Steve Skinner

I love coyotes. They are mystical, magical animals … legends of Native American folklore and a constant source of instinctual fascination for my little shelter dog, Chooch. All dogs are related, and Chooch is part coyote, at least on the inside.

And what’s a dog worth? I could not put a price on my guy.

I cannot understand how Chooch ended up at the CARE shelter. I wasn’t even looking for a dog, but when I saw Chooch I fell in love. Chooch was out for a test drive with a friend. I saw them at Fat Belly in Carbondale. Chooch was a compact, multi-colored, furry funbag with eyelashes about 5 inches long. The way most people react to him, especially women, is priceless.

“Did you see those eyelashes?!” is a common reaction.

I told my buddy that if “Chip” didn’t work out, I’d be interested in taking him. I was in no position to have a dog, but Chooch charmed me. Sure enough, about a month later my friend called saying that the family would prefer a bigger dog and that Chooch would not stop obsessing over their family cats. Instincts.

When Chooch hears the call of the wild in the form of coyotes yipping and howling, he becomes one with them. He yips and even howls sometimes. He can’t help it. He thinks he’s a coyote.

Native Americans, all the way back to the Myth Age, spoke of the trickster coyote who knew human nature and invented copulation. If you like copulation, thank a coyote.

Coyotes in my neighborhood must have been copulating lately because they seem to be wherever they want, whenever they want, all over the place, all the time. They set up a pack, and they don’t care who knows it.

When I walk out the front door in the morning, they are out there yipping in the meadow across the river. I close my eyes at night and awake to one giggling right outside the window, communicating directly with my dog.

Chooch used to bark and whine when he heard the coyotes, but now he listens in silence. I think he’s downloading secret instructions for the takeover of humans.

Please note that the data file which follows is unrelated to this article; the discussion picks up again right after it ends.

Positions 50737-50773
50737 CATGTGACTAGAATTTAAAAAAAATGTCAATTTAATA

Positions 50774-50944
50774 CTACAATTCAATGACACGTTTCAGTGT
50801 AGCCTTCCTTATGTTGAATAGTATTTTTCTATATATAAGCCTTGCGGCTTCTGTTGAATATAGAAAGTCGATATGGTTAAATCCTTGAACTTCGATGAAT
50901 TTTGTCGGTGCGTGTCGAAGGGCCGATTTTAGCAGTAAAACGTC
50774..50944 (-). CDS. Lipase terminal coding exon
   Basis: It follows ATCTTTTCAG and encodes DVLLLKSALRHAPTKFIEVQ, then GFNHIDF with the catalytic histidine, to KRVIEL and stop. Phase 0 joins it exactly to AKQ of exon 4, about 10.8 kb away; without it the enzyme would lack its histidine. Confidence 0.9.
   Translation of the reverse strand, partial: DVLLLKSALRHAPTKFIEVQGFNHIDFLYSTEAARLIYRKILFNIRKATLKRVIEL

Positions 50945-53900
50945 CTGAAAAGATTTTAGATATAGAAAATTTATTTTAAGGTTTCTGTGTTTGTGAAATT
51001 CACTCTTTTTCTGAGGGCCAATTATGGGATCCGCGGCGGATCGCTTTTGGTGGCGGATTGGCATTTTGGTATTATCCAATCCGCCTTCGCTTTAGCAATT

Coyote was always portrayed as a “he” by natives, and he could appear as a human if he wanted. From the descriptions I’ve read, he could pass for a winter tourist in a fur coat in Aspen. Navajo legend says that coyote looked like a man in a “hairy coat, lined with white fur that fell to his knees and was belted at the waist.” We’ve all seen that guy in town.

Aspen went through a fur crisis in the 1980s, when tourists from Texas and New York were wandering all over town in mink fur, weasel fur, fox fur and, yes, coyote fur. The town almost went as far as to enact a fur ban. There was loathing and contempt for furry tourists.

Fur is back with the in-crowd again. If you are wearing one of those “Canada Goose” jackets, you are wearing Chooch’s furry friends in the form of coyote fur. The coats are so popular that trappers are having a hard time luring enough western coyotes into their traps. They’ve resorted to the less luxurious eastern coyote fur, which is not as thick and silky.

What’s a coyote worth?

Eastern furs are fetching between $19 and $46 at the auction houses where buyers are turning them into trim for Canada Goose coats, which fetch around $1,000 from celebrities and the fashion-conscious.

Some celebrities are the worst. And Chooch thinks that the fashion-conscious are not all that conscious, either.

The coyote diet is 90 percent meat. This includes everything from deer to rattlesnakes. Yes, rattlesnakes. Coyote teases snake. Snake stretches out. Tricky coyote bites the head and snaps and shakes it to death. Coyote eats snake.

Wow, coyotes really are like people.

In the book “Mammals in Kansas” Bee James writes that coyotes sound alarms, greet friends and lovers, and make noisy contact. They use one of their yips for a kind of elaborate greeting ceremony and for when pups are playing. When I hear happy yips I like to think that they are having a good time, being left alone and doing coyote things.

Folks in the big city don’t appreciate coyotes. I have been seeing and hearing coyotes for years, and am glad they are part of the mix of people and wild things. They tolerate us and keep to themselves. They are not prying open bear-proof trash cans and breaking into kitchens at night. They do, however, sometimes take down household pets so be wary of that trickster coyote.

The Navajos say that the coyote taught humans how to protect themselves from physical danger. He hid his vital parts in the tip of his tail. Tricky!

“Humankind has not woven the web of life. We are but one thread within it! Whatever we do to the web, we do to ourselves. All things are bound together. All things connect!”

– Chief Seattle

Steve Skinner can be reached at nigel@sopris.net.